Heart Attack in Dogs
What Is a Heart Attack in Dogs?
A heart attack refers to a disruption of blood flow to the coronary arteries, the vessels that give blood to the heart muscle itself. Without blood flow, the heart muscle, known as myocardium, is quickly damaged and the heart is unable to do its job of sending blood throughout the body and organs.
Heart attacks are very rare in dogs, but if your pet is showing any signs of pain, weakness, or trouble breathing, seek veterinary care immediately.
What Is the Difference Between a Heart Attack and Heart Failure in a Dog?
Heart attacks occur if there is a disruption, such as a clot, that blocks the blood supply to the heart muscle. Without blood flow, the heart muscle is unable to contract and provide the needed circulation to the rest of the pet’s body. While a heart attack is possible in dogs, it happens very rarely.
Heart failure is much more common in dogs. The heart functions as a pump to push blood to all parts of the body. Any condition that results in the weakening of the pump—such as degeneration of the heart valves over time, damage from heartworms, or a birth defect of the heart—can result in heart failure.
A dog in heart failure will have fluid build up in either his lungs or his abdomen, depending upon which side of his heart is most affected. Heart failure is also a medical emergency, so any coughing, increase in breathing rate or effort, or swelling in the abdomen should be checked by a veterinarian immediately.
Symptoms of a Heart Attack in Dogs
If your dog is having a heart attack, you may see these signs:
Loss of consciousness
Unable to move legs
Rapid or labored breathing
Extreme weakness or lethargy (tiredness)
Causes of a Heart Attack in Dogs
In a dog, any condition that increases the chance of too much blood clotting (hypercoagulability) could cause a heart attack. Conditions that can cause hypercoagulability include:
Immune-mediated hemolytic anemia (IMHA)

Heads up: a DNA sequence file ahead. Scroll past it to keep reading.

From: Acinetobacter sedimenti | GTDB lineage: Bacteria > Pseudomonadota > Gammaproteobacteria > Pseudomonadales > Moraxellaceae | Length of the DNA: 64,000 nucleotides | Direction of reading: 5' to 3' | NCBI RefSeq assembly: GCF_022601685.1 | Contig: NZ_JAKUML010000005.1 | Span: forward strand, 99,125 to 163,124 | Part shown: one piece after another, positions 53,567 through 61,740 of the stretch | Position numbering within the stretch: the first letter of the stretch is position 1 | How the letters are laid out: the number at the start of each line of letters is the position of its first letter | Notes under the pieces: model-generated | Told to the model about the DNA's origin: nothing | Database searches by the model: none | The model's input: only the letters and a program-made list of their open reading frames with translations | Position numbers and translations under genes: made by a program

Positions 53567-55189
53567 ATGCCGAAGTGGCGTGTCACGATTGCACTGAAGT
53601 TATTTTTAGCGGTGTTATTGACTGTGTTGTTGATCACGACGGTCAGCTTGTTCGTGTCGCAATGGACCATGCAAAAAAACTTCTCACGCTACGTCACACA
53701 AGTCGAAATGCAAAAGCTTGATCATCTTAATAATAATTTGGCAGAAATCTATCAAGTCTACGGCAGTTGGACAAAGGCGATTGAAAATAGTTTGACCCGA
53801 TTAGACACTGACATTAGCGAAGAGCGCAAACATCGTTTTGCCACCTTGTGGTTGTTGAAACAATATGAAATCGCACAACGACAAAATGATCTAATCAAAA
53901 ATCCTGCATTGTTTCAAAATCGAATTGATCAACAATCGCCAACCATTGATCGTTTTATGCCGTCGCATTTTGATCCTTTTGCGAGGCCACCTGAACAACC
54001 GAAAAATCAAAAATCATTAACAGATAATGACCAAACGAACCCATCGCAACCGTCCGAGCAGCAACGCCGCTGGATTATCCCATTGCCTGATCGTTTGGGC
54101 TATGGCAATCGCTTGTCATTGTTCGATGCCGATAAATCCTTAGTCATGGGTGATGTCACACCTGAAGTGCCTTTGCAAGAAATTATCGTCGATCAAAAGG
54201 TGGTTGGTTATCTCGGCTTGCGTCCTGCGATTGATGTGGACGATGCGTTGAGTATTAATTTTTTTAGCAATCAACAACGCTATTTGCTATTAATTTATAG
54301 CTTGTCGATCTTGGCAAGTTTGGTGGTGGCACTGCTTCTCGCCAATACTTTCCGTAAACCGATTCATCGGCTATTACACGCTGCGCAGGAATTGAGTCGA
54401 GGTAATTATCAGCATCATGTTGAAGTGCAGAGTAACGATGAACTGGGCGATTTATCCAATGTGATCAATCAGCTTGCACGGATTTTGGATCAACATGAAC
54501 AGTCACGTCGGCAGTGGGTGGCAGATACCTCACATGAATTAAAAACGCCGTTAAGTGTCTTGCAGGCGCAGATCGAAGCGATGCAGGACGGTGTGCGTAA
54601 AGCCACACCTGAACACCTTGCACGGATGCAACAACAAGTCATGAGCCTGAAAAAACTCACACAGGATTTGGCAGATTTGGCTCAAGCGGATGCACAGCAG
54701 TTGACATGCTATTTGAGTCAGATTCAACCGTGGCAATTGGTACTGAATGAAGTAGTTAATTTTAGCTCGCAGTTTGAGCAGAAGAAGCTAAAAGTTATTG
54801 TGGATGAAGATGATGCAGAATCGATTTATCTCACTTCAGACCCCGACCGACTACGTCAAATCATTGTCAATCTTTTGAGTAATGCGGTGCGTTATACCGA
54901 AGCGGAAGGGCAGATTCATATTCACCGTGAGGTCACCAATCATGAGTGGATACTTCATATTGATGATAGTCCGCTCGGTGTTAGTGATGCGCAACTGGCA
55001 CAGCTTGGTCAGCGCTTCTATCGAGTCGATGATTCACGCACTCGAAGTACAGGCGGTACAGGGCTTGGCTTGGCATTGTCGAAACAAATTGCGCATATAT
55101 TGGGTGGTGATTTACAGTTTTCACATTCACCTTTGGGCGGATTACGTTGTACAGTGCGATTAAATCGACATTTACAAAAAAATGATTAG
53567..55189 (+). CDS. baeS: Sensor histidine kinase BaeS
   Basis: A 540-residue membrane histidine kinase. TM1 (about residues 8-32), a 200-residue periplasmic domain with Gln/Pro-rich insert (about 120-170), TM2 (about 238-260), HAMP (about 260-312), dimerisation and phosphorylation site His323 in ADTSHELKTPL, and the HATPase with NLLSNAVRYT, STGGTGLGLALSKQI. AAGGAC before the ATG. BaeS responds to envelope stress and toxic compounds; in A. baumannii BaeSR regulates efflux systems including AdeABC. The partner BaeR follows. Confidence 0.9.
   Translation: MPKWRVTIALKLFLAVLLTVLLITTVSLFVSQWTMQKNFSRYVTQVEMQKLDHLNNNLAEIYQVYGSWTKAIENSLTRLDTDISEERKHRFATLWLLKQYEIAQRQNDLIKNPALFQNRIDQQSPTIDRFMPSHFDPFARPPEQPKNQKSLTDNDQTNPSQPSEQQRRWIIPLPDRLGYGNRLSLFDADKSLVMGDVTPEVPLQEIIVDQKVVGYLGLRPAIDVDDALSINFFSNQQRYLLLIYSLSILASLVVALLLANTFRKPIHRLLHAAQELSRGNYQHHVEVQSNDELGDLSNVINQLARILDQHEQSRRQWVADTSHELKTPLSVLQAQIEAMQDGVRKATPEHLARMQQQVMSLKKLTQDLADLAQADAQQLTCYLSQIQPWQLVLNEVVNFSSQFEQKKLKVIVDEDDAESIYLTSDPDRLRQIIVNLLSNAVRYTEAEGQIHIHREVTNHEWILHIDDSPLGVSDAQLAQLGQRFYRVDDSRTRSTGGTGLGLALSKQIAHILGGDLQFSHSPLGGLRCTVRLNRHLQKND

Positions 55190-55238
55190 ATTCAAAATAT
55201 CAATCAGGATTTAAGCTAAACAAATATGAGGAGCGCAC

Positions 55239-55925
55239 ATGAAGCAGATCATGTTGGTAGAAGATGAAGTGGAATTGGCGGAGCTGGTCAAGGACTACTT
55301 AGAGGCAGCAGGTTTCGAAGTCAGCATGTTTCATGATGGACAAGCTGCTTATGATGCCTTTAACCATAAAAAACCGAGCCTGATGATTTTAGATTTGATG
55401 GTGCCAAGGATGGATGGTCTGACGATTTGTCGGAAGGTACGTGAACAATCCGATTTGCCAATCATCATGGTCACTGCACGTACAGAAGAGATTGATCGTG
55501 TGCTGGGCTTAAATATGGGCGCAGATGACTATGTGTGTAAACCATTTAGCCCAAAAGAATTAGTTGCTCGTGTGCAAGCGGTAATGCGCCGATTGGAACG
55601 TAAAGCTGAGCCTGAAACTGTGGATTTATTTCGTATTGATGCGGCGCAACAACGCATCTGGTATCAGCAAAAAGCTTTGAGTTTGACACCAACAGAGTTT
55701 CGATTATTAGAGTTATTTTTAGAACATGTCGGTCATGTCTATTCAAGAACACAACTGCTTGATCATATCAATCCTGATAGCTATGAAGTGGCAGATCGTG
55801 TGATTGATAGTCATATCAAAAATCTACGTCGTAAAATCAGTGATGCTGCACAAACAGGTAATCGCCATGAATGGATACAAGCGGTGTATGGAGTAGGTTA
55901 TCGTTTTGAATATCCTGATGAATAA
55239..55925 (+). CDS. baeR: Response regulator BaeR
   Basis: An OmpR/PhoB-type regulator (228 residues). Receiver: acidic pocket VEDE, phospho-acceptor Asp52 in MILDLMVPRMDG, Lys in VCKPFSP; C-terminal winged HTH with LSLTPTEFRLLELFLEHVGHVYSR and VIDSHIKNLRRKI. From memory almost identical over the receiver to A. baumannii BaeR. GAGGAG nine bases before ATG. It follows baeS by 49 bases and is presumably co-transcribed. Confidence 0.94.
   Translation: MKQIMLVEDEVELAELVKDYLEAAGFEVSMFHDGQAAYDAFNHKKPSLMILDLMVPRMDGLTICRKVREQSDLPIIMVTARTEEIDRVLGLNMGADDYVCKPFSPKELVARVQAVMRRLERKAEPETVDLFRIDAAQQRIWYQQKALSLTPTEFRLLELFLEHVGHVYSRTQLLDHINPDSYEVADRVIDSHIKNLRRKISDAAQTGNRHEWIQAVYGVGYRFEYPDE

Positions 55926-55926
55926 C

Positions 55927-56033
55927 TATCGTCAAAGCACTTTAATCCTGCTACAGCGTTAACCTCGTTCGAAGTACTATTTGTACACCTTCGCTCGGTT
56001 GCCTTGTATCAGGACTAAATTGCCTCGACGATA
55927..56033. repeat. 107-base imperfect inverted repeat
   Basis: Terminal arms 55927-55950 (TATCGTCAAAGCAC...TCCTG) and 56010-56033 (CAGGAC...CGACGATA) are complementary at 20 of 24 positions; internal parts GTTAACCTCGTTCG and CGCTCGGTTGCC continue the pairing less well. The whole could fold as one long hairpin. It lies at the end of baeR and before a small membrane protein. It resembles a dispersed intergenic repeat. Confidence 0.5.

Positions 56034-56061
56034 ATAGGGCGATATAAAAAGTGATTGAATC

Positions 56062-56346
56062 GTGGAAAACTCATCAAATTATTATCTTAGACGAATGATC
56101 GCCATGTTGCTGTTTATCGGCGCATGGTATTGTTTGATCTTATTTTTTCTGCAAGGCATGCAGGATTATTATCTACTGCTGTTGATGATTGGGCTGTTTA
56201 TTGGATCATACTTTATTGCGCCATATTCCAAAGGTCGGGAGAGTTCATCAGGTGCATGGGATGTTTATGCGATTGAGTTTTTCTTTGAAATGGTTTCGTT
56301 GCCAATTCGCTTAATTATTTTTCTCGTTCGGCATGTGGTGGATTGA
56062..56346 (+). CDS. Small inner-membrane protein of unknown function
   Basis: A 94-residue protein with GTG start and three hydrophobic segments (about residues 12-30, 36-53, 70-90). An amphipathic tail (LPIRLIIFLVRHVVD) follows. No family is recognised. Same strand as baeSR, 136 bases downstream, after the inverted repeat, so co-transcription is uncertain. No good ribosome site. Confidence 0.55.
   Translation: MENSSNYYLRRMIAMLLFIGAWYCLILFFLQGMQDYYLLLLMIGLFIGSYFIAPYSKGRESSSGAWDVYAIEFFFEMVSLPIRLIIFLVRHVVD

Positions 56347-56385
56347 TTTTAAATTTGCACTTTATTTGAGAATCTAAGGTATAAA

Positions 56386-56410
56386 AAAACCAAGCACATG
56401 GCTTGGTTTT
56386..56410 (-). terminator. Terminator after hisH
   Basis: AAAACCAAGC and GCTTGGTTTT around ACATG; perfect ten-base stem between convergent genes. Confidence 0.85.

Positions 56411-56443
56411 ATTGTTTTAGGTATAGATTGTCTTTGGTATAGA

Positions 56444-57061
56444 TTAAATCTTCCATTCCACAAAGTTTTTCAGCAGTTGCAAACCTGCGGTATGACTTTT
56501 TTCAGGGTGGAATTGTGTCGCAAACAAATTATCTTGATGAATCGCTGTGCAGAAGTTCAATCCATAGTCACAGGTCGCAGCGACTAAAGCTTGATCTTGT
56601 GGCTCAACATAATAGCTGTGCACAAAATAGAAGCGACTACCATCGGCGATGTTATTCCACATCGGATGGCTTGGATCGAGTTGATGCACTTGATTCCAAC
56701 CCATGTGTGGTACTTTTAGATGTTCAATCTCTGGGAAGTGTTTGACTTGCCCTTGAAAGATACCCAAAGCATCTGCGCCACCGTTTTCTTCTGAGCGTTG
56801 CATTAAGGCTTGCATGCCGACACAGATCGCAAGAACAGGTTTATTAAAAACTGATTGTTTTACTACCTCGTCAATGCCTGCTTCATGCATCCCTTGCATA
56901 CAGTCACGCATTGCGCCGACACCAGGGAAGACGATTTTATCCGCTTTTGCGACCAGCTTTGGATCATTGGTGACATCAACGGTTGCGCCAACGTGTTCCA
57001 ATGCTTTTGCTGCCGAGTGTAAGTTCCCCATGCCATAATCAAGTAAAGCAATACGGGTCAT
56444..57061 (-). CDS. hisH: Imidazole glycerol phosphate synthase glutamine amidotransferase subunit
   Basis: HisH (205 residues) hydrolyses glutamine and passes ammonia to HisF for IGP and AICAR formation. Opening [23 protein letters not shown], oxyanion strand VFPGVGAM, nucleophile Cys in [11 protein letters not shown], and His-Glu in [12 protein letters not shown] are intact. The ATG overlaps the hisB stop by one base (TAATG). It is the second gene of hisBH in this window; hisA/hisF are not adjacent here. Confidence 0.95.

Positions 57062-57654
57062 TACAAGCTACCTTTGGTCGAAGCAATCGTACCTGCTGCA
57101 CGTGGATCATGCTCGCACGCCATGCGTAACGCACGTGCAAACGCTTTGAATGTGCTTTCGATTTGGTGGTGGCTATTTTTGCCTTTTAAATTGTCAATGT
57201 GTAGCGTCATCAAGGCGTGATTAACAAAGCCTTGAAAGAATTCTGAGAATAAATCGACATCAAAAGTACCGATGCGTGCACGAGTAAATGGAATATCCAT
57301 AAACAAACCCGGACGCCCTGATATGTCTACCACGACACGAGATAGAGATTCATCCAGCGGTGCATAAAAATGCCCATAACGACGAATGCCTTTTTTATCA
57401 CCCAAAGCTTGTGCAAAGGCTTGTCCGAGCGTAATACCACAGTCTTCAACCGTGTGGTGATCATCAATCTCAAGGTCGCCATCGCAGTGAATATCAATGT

How Veterinarians Diagnose a Heart Attack in Dogs
If a heart attack was a concern, radiographs (X-rays) of the chest, blood pressure measurements, an electrocardiogram (ECG) to check heart rhythm, and an ultrasound of the heart (echocardiogram) may be considered, as well as blood tests to check for infections, organ function, or clotting abnormalities.
Since heart attacks are not common in dogs, baseline tests would typically be started to look for more common and treatable causes.
Treatment of a Heart Attack in Dogs
Ultimately, treatment would depend on the underlying condition that caused the heart muscle to lose blood flow. Prognosis for a true heart attack in a dog is very poor, with most dogs not surviving.
Recovery and Management of a Heart Attack in Dogs
A dog’s chance of recovery from a heart attack is low. It would depend on how much heart muscle was able to continue working and the severity of the underlying condition that was causing clots.
If a heart attack is suspected, veterinary care should be given as soon as possible.
Heart Attack in Dogs FAQs
Are there any breeds that are more at risk for a heart attack?
There is not a known breed predisposition.
What is a dog’s average survival time after a heart attack?
With any true heart attack, survival time for a dog would be quite limited. Many conditions can present similarly, however, so it is important to seek veterinary care immediately if you suspect your pet is having a heart issue.
Featured Image: iStock.com/SeventyFour
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